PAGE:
The pasta hack that could save you time and money trends now
It's often said that to tell pasta is cooked you should throw it at the wall and see if it sticks.
That is one thing, but given that the UK's love affair with pasta sees us spend around £4,690,000 a week making it, is there a more cost effective way to cook the Italian delicacy?
Well, according to scientists at Nottingham Trent University there is an optimum method that could save you up to 6.5p per serving.
It involves first soaking dried pasta in cold water for two hours, then cooking it in simmering – but not boiling – water at 176°F (80°C) for one to two minutes.
Process: Scientists at Nottingham Trent University say there is an optimum method to cook pasta to save time and money. It involves first soaking dried pasta in cold water for two hours, then cooking it in simmering – but not boiling – water at 176°F (80°C) for one to two minutes
There are two processes that occur when pasta is cooked: firstly, the rehydrating and softening of it within ten minutes, and secondly the heating of it to cause proteins to expand and become edible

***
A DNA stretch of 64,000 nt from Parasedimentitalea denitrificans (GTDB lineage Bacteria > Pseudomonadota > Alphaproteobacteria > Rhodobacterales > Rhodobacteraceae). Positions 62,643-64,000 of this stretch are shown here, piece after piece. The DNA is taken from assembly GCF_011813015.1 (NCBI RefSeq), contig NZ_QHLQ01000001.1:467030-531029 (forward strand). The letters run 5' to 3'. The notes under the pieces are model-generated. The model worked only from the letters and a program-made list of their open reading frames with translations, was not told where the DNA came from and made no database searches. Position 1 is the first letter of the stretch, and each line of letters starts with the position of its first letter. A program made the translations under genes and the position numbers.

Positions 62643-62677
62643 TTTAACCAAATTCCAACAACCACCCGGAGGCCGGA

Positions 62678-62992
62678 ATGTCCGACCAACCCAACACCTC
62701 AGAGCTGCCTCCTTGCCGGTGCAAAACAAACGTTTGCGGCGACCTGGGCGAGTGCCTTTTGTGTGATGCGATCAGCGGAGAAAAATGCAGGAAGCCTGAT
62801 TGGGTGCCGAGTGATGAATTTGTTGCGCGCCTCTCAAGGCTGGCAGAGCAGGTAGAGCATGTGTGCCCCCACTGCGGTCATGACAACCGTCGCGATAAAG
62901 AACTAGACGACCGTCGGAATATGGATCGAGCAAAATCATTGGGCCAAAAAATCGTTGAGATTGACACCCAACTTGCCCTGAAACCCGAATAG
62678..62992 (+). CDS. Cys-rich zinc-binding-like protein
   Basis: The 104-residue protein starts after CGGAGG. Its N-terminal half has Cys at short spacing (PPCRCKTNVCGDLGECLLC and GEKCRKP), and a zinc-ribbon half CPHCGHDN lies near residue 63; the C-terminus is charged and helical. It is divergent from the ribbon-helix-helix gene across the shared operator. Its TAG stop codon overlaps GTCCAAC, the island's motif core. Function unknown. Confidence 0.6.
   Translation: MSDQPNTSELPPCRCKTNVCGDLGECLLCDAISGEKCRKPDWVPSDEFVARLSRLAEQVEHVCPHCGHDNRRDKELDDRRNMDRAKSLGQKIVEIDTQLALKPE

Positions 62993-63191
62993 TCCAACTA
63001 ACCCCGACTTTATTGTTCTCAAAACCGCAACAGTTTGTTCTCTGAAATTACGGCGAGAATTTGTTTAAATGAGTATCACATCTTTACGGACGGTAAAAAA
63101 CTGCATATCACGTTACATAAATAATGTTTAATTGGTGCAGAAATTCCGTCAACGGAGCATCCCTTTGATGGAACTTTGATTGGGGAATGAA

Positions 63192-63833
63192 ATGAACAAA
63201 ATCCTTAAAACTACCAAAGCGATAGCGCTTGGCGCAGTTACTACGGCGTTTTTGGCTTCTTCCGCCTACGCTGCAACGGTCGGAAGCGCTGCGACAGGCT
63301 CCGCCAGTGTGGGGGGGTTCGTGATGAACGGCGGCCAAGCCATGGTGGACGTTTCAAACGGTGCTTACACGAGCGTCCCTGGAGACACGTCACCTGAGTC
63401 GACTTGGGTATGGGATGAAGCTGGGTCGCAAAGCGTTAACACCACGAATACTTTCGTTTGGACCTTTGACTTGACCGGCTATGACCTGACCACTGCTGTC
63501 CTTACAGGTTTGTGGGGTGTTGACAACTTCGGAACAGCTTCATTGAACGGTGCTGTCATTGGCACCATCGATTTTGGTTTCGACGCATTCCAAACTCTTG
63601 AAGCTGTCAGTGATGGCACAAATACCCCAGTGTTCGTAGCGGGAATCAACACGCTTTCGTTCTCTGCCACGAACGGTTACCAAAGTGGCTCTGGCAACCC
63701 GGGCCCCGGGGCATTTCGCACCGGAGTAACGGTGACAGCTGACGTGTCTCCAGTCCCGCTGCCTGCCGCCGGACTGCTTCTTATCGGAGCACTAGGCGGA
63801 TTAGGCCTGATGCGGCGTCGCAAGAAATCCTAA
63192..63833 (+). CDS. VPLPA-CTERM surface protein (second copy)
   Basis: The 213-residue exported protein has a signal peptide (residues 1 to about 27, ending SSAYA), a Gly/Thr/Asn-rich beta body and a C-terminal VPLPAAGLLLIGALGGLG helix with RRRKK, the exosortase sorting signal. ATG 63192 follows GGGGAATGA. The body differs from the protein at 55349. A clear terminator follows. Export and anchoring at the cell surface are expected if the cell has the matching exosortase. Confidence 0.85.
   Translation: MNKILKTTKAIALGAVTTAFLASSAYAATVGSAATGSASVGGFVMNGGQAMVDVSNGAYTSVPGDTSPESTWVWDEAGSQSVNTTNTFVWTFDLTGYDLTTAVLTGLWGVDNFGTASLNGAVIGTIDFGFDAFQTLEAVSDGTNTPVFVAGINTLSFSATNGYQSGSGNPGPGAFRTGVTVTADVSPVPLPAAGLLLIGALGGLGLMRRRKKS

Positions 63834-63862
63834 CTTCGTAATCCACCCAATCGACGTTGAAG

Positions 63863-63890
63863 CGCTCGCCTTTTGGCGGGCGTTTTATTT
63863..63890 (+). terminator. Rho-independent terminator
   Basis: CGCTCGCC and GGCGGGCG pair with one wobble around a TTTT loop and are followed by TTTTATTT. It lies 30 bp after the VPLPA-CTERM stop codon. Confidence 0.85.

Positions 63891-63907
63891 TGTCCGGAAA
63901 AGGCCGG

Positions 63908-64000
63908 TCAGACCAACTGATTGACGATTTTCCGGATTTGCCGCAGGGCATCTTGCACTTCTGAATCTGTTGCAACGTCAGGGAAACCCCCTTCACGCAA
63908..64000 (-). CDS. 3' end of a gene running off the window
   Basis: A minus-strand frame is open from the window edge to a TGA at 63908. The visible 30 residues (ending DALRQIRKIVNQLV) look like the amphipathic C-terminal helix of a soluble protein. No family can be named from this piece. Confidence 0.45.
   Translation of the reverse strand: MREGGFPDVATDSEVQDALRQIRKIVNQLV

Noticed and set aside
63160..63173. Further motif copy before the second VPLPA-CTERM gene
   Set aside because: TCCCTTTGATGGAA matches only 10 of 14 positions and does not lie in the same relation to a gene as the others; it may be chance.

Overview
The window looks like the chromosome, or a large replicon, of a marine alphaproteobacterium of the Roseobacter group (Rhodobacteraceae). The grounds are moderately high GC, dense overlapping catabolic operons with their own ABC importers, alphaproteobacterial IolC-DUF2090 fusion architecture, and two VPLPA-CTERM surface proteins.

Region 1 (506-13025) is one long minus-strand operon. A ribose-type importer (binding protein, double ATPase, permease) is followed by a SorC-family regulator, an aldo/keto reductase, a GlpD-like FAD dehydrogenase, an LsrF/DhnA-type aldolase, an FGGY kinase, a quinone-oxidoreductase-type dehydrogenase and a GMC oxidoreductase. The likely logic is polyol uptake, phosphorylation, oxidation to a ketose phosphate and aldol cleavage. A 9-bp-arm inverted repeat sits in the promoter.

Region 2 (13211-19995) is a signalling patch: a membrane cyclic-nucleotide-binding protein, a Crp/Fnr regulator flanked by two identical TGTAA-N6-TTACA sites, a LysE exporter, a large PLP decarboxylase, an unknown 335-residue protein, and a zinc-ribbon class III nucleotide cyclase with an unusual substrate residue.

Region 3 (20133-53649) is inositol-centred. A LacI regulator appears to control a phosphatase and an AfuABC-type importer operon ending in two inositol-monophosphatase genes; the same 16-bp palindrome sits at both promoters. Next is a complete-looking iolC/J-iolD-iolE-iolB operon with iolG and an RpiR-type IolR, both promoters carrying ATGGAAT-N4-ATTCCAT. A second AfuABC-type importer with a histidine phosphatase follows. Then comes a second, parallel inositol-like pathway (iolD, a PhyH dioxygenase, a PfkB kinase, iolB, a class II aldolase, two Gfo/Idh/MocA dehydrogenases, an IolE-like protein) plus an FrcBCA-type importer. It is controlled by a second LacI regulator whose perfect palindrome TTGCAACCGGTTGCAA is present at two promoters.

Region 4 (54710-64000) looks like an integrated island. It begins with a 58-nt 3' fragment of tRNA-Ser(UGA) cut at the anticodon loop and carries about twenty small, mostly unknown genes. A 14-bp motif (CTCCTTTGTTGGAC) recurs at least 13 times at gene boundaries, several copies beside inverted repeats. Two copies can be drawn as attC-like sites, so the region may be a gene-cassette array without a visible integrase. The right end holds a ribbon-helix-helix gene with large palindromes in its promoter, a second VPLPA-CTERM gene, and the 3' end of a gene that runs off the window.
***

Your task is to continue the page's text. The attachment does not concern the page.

1. Leave dried pasta to soak in cold water for two hours
2. Add it to a saucepan with 500ml of water in it
3. The water should be simmering at around 176°F (80°C)
4. Put a lid on the saucepan to quicken the cooking process
5. Cook it for 1-2 minutes
In terms of volume of water in the saucepan, the scientists calculated that using half of the standard one litre amount was more cost effective while also not comprising the texture of quality of the pasta in any way.
The first thing the experts looked at was what happens to pasta when it is cooked.
There are two processes which occur at the same time: firstly, the rehydrating and softening of dried pasta within ten minutes of cooking it in boiling water, and secondly the heating of it to cause proteins to expand and become edible.
The research estimated that when taking into account that the standard cooking method is to put 100g pasta into 1 litre of boiling water for ten to 12 minutes, the cost of doing so is 12.7p per serving on ceramic hobs, 10.6p on induction hobs and 7p on gas hobs.
Nottingham Trent scientists therefore looked at how they could reduce this cost by breaking down how much energy is used during the cooking process.
They estimated that a massive 60 per cent is used to keep the water boiling, meaning that any way of reducing the cooking time would have a big impact on the overall cost.
That's where the two processes are important.
The first one, the hydrating of the pasta, doesn't actually require heating at all. All it needs is the water.
Therefore, the scientists said, rather than boiling in water for 12